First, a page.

Viewpoints Film Series Set for Fall
Warmer Auditorium on Fridays

Oct. 28-Dec. 2
The General Education Co-Curricular Special Events committee has programmed some unusual films for the fall series, which runs for 10 weeks. Even if you don’t plan to make the film series part of your course, either as an assignment or for extra credit, coming to the Viewpoints Film Series will expand your knowledge of the world. For more information, contact Dr. Grace Cheng at gcheng or 544-9384, or Dr. Phyllis Frus at

Split Horn and Banana Split
Nov. 16-18
Docus Split Horn illuminates the life of a Hmong shaman in Appleton, Wisconsin. Banana Split is an experimental film that explores biracial ethnicity, ethnic dating patterns, and stereotypes of Asian American men.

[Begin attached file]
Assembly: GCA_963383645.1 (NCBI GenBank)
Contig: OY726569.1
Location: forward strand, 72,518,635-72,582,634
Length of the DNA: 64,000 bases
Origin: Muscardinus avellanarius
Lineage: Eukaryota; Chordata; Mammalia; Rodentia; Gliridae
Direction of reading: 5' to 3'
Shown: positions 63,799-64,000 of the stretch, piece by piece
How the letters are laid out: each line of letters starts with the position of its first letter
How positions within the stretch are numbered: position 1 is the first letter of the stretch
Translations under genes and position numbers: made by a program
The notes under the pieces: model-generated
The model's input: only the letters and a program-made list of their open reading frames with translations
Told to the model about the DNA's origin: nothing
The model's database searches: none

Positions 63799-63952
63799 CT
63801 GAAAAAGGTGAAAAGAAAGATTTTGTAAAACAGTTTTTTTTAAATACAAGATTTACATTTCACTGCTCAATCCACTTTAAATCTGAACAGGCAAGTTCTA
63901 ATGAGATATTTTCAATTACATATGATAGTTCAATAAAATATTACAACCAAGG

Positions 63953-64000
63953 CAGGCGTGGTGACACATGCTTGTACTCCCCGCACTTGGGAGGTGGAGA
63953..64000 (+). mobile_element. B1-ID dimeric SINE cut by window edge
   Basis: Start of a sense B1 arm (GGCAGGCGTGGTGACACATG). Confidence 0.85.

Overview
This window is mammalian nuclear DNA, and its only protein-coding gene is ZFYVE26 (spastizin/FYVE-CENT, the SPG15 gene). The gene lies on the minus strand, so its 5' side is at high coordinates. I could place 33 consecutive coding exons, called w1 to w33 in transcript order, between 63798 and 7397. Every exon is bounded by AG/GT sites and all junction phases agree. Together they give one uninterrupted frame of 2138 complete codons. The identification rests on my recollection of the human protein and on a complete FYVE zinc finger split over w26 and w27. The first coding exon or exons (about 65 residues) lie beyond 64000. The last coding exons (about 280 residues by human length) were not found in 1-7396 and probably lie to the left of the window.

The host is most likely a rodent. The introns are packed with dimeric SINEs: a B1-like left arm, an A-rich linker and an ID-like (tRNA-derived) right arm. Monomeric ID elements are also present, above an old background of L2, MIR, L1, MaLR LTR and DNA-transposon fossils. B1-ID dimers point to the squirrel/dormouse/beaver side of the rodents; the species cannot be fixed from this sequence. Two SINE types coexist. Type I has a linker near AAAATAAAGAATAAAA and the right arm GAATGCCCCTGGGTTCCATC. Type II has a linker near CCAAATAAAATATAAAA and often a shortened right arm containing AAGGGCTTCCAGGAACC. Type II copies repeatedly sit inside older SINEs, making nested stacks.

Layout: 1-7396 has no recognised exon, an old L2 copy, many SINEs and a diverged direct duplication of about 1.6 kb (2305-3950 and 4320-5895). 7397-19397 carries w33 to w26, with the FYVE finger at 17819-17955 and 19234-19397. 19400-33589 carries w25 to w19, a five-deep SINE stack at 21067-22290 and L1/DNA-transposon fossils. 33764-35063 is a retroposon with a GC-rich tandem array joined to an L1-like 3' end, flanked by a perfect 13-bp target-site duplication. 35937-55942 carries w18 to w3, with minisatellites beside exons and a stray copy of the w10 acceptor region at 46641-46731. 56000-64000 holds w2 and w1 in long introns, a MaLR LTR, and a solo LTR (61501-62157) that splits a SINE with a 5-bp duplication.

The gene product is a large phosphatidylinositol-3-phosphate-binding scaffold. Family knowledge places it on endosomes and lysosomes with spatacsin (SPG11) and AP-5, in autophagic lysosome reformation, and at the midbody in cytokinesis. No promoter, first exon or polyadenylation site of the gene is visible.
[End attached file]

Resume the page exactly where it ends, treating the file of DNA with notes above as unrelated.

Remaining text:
Lost Boys of Sudan
Nov. 30-Dec. 2
Three young Dinka tribesmen leave refugee camps in Ethiopia Kenya to be resettled in Houston, where they start new lives. Themes touched on are home, acceptance, family, and what it means to be a member of society in both America and the global community.


Pacific and Asian Affairs Council
Nov. 16, 12-1:20 p.m.
Windward Community College will celebrate International Education week with, World Flutes, a performance featuring the music and cultural stories of Native American, Native Hawaiian, South American, Japanese, Chinese, Celtic/Irish, and Indonesian flutes. Enjoy the music and learn about traditions, cultures, and methods used to make these instruments. Free. Call Sonia at 524-8416 for more infomation.